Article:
How Cardlytics got banking’s biggest rivals to collaborate on advertising
Cardlytics has added Wells Fargo & Co. to the list of banks using its card-linked offers platform after a successful pilot, joining JPMorgan Chase & Co. and Bank of America Corp., the latter of which has leaned on Cardlytics’ marketing service since 2012.
Notably, these rivals aren’t demanding exclusivity.
The fight to differentiate banking services has become less important than the critical mass of the audience Cardlytics provides for advertisers willing to dangle deals through credit and debit cards.
“In the early days, banks did worry about exclusivity with card-linked offers, but what we’ve all learned is that advertising requires scale, like what you see with a massive platform like Facebook,” said Lynne Laube, Cardlytics' COO and co-founder. Large banks can’t deliver that level of advertising alone, but by sharing a platform like Cardlytics, they each can draw more and better deals, she explained.
Cardlytics now serves 15 of the 20 largest banks, where advertisers provide offers based on payment card customers’ purchasing habits. Customers click on deals that appeal to them, and when they make the purchase, the savings flow to their account. Cardlytics also sells to smaller banks through processors including FIS, Fiserv and NCR. More than 2,000 banks use the platform, the company said.
Wells Fargo participated in a pilot with Cardlytics over six months in three cities, according to Laube. The pilot recently ended, and Wells Fargo will formally go live with the marketing program in the coming months.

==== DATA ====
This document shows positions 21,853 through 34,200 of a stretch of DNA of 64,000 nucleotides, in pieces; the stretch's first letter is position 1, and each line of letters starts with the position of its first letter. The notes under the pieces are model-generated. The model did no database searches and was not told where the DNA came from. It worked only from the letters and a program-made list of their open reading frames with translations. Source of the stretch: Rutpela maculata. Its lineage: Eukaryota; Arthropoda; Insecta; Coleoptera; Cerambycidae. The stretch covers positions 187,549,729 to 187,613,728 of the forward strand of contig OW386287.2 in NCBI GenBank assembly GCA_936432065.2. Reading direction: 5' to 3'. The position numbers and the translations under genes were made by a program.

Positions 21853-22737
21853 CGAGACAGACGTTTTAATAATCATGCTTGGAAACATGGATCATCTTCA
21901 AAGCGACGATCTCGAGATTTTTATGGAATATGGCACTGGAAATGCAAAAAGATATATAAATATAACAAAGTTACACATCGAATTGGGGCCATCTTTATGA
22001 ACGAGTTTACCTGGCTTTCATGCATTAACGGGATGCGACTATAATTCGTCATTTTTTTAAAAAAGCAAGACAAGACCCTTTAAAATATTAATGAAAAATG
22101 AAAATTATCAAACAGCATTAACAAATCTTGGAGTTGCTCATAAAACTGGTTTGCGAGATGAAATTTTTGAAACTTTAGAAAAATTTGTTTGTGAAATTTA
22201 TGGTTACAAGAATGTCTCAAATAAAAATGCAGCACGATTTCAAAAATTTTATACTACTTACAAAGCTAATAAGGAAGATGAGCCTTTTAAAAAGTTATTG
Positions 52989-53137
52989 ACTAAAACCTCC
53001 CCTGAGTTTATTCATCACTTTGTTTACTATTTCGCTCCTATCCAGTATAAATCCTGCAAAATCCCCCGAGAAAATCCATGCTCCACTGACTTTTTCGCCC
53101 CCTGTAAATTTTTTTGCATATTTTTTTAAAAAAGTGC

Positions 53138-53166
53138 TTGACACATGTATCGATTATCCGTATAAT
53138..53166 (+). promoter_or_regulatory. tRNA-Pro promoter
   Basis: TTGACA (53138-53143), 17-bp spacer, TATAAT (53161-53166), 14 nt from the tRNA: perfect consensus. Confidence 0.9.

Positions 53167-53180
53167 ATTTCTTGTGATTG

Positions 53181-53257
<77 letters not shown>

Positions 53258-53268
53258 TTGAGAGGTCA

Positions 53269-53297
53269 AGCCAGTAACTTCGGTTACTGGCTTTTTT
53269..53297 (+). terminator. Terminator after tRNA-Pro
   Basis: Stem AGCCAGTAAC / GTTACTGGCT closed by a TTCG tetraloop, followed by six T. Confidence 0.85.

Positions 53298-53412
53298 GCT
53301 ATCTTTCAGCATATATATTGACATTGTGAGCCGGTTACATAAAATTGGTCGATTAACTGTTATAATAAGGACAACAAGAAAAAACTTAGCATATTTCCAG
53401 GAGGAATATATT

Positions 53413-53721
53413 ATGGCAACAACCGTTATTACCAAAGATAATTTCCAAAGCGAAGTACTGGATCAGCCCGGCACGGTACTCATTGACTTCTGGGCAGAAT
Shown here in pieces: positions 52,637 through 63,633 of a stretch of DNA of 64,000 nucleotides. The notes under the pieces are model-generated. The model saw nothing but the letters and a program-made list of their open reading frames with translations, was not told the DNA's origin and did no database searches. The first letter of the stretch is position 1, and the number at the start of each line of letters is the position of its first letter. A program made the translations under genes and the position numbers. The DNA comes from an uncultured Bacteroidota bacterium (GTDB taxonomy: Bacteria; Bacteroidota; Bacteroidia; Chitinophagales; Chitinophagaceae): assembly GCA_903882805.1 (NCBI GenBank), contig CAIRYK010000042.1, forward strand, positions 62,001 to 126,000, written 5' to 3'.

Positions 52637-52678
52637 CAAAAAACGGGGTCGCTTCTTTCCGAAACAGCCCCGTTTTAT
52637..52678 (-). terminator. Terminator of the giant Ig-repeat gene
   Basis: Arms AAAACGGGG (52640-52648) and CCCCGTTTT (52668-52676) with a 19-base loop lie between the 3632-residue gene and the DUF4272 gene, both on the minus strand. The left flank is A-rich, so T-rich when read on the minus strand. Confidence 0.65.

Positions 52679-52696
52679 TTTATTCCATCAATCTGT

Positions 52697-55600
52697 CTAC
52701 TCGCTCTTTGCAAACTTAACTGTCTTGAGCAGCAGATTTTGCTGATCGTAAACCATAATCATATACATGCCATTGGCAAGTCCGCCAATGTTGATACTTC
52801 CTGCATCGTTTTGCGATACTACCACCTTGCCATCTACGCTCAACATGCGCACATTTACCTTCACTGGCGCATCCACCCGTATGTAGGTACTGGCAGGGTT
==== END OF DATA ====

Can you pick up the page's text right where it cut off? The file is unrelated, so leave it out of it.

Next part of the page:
Chase also signed with Cardlytics last spring and will go live soon, Laube said.
Banks still have some ways of customizing the consumer experience with Cardlytics, said Scott Grimes, the company’s CEO.
“Deals reflect how bank customers shop, so customers of different banks and combinations of accounts will see different offers,” Grimes said.
A typical deal is 10% off on a purchase at a national retailer; merchants fund the deals directly. Bank customers who routinely view deals on their mobile app or online banking portal typically spend 9% more on their cards, according to Grimes.
Laube likens the evolution of banks’ card-linked marketing programs to the way airline frequent flier rewards programs have evolved.
“Whoever was the first airline to offer frequent flier rewards had a unique advantage, but when all airlines adopted them it actually created more stability and marketing opportunities for the whole industry,” Laube said.
Cardlytics announced Tuesday that its total revenue was $35.6 million for the quarter ended June 30, up 8% over the same period a year earlier.